A. The easiest cheapest, most readily available method of oxidizing silver is the use of ordinary household bleach. It turns the silver a dull, dark gray.

Ken Cooper
- Atlanta, Georgia

April 21, 2010

A. It is EASY easy easy to oxidize silver. You just put it in bleach and it turns black!

Tania Groth
- Denmark

November 14, 2010

A. In my studio the demand for oxidized jewelry has been thru the roof. We've found that using dry liver of sulfur diluted in hot water till light yellow works best. Make sure item is very clean and dry (free of fingerprints too). Submerge piece for a few seconds and rinse. Repeat until desired color is reached. *Caution-Liver if Sulfur is very toxic. Use in well ventilated area with tongs to insert and remove your jewelry.
The trick to sealing in the oxidation is to place a dab of mineral oil on your fingertips and then rub into metal. Rub with Kleenex and finish with light polishing cloth. It is beautiful.

Molly Moran
- gold country, California

January 5, 2011

A. Keep in mind that liver of sulfur (powder form) loses its effectiveness after a year or so. I purchased a jar of it and mixed a little with hot water, and used this same solution for about a year, just reheating it in the microwave whenever I wanted to use it. Then when that lost its effectiveness, I tried to make a new solution from the same liver of sulfur container, it would not work. I just tried soaking in liquid bleach, and it worked in about ten minutes!

Bernadette Boes
- Martinez, California

January 9, 2012

Q. Out of the dozens and dozens of sterling silver charms I own, only two are rhodium plated--an American robin and a chickadee. Normally I wouldn't consider buying a plated charm because I prefer the patina of sterling silver, and especially, antiqued sterling silver, but the robin and the chick (both of which had special meaning for me) existed only in the plated version. And believe me, I checked the ENTIRE Internet!

Even though the charms are pretty as is, I wonder if I can experiment antiquing them using the at-home egg method. Will this harm them in any way? And if the method is safe, will I then be able to rub away some of the black coating to bring out the charms' details?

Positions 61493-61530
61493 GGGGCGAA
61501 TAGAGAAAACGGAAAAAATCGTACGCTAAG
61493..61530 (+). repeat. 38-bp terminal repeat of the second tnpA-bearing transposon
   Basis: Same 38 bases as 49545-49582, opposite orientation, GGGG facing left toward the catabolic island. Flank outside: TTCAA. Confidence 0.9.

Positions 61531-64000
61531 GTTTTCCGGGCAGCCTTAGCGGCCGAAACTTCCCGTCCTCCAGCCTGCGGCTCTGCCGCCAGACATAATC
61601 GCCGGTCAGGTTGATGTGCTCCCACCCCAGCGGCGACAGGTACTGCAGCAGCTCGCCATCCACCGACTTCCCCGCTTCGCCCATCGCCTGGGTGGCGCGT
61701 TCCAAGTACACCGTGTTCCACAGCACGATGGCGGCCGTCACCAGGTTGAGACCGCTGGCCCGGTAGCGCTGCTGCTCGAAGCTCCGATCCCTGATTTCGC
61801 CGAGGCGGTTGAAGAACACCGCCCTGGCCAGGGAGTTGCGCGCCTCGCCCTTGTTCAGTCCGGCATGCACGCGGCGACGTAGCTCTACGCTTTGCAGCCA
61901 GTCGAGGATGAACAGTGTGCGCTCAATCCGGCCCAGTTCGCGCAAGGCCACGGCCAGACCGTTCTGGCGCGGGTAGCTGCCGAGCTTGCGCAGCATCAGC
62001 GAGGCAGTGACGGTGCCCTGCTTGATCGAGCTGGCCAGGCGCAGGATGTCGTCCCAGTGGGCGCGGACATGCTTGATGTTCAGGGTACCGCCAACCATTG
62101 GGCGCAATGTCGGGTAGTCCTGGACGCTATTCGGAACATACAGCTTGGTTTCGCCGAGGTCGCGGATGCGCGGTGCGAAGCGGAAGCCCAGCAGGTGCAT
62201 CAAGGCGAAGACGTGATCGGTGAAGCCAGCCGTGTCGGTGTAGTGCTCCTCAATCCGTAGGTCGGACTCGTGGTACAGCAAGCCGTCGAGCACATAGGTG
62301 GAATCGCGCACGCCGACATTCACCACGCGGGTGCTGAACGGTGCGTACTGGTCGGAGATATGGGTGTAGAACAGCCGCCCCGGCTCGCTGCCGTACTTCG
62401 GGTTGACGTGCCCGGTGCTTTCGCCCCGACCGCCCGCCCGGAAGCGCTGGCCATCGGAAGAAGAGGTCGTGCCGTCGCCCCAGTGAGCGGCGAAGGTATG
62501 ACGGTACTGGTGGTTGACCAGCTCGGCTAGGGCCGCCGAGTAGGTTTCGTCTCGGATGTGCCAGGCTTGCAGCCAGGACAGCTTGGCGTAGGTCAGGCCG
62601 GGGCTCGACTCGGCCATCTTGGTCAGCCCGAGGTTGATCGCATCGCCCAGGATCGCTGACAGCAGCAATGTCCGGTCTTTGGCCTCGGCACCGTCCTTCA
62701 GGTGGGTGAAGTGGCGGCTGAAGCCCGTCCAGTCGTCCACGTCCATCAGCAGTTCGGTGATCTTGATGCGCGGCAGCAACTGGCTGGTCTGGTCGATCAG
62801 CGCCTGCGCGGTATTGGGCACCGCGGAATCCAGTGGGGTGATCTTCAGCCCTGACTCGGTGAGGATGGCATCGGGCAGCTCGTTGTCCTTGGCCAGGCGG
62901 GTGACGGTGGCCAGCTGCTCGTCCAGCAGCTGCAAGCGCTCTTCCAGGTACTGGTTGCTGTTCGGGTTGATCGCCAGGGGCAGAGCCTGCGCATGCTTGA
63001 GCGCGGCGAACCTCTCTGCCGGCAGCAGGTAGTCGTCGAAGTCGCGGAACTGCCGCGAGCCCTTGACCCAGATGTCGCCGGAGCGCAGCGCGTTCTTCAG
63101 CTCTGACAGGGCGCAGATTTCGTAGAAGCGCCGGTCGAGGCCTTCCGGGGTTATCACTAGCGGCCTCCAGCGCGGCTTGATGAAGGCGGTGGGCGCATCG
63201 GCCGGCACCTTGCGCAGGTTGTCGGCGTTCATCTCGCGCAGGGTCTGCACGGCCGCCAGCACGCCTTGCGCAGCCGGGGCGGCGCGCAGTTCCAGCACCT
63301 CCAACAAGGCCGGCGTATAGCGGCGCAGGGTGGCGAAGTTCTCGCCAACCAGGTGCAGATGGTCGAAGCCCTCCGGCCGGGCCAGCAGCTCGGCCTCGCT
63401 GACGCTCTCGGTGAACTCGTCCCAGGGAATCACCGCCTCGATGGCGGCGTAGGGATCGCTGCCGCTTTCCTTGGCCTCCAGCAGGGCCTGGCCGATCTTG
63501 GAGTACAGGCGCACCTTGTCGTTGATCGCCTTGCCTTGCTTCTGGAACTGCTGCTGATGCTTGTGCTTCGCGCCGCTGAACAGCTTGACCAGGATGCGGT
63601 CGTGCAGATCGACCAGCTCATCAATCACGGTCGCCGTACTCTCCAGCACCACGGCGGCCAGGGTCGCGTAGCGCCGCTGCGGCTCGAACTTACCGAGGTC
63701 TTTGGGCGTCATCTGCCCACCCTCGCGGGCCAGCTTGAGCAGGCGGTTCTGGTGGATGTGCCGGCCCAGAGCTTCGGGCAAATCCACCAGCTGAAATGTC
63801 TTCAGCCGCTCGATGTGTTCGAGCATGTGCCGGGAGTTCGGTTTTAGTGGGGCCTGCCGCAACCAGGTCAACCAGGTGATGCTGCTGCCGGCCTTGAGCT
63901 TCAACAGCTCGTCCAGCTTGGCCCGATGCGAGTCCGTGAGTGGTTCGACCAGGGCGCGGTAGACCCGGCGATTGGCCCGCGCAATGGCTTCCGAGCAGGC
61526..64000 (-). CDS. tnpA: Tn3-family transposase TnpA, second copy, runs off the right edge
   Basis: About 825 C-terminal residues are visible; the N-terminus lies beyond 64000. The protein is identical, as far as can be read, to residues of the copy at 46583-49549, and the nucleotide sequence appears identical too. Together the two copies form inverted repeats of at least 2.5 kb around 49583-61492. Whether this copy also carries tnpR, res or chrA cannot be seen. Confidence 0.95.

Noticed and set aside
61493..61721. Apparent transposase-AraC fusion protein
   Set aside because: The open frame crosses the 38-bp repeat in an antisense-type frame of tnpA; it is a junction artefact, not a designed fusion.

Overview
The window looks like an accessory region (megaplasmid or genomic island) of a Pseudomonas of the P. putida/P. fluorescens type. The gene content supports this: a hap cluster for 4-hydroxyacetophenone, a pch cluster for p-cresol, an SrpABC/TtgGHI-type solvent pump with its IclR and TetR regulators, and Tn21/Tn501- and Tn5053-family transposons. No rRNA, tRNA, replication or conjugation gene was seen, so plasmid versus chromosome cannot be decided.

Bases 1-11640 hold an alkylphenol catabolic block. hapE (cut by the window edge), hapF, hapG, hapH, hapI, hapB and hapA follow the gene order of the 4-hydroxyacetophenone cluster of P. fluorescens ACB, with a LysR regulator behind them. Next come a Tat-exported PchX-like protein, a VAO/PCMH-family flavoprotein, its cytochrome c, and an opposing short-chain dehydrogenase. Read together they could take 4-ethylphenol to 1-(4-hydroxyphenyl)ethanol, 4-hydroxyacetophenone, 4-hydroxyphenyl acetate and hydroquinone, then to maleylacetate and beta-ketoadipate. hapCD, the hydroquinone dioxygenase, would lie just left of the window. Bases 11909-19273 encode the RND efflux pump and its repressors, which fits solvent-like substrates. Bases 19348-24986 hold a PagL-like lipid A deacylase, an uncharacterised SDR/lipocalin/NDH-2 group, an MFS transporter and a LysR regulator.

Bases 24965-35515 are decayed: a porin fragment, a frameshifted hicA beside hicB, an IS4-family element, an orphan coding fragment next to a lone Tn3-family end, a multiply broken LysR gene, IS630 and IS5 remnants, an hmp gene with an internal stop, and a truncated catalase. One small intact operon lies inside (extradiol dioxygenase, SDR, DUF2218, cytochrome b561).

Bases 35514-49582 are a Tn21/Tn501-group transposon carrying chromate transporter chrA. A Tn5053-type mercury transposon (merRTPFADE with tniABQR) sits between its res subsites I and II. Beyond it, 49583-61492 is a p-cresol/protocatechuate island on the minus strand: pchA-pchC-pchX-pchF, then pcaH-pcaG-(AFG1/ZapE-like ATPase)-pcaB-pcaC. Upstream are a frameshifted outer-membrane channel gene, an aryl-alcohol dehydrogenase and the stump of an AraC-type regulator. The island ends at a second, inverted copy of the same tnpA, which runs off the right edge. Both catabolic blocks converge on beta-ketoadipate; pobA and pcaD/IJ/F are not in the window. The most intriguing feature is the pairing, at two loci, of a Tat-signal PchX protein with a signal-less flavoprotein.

Donna Maffei
Consumer - Blackwood, New Jersey, USA

January 10, 2012

Hi, Donna.

The whole purpose of the rhodium plating is to prevent the silver from tarnishing. So the better the quality of the plating, the more it will frustrate your efforts. You can try to polish off the rhodium plating; it is very, very thin, unlikely to be more than about 30 millionths of an inch thick.


Ted Mooney, finishing.com
Ted Mooney, P.E.
Striving to live Aloha
finishing.com - Pine Beach, New Jersey

January 12, 2012

Frustrating my own efforts - sounds like my M.O.! :)

Donna Maffei
- Blackwood, New Jersey, USA

June 20, 2012

A. The method below was written for my website as a way for customers to re-new the antique(oxidized) finish on the double sided coin rings that I craft from real silver coins. The method can be used on any sterling silver or copper jewelry and is completely safe and chemical free.

21868-1 21868-2

Maintaining the antique finish..... The dark portion of the two-tone antique finish will gradually wear off as it is simply the natural oxidation(tarnish) of the silver which makes for the dramatic highlighted affect. The process for renewing the antique look is a highly classified, top-secret process that requires a scientist to apply.....Ok, just kidding!
The dark portion is actually very easy to restore at home with...would you believe?.....an EGG?.....yes, an egg.
Here's how it works: First, clean the ring with either rubbing alcohol or with some hot water mixed with a small amount of ammonia and a drop of dish soap and then rinse and dry. Be careful not to touch the ring with your fingers after cleaning to avoid getting oils or fingerprints on the ring prior to treatment. Now, hard boil an egg for about 15 minutes after it starts to boil and then carefully place the hot egg (shell and all) into a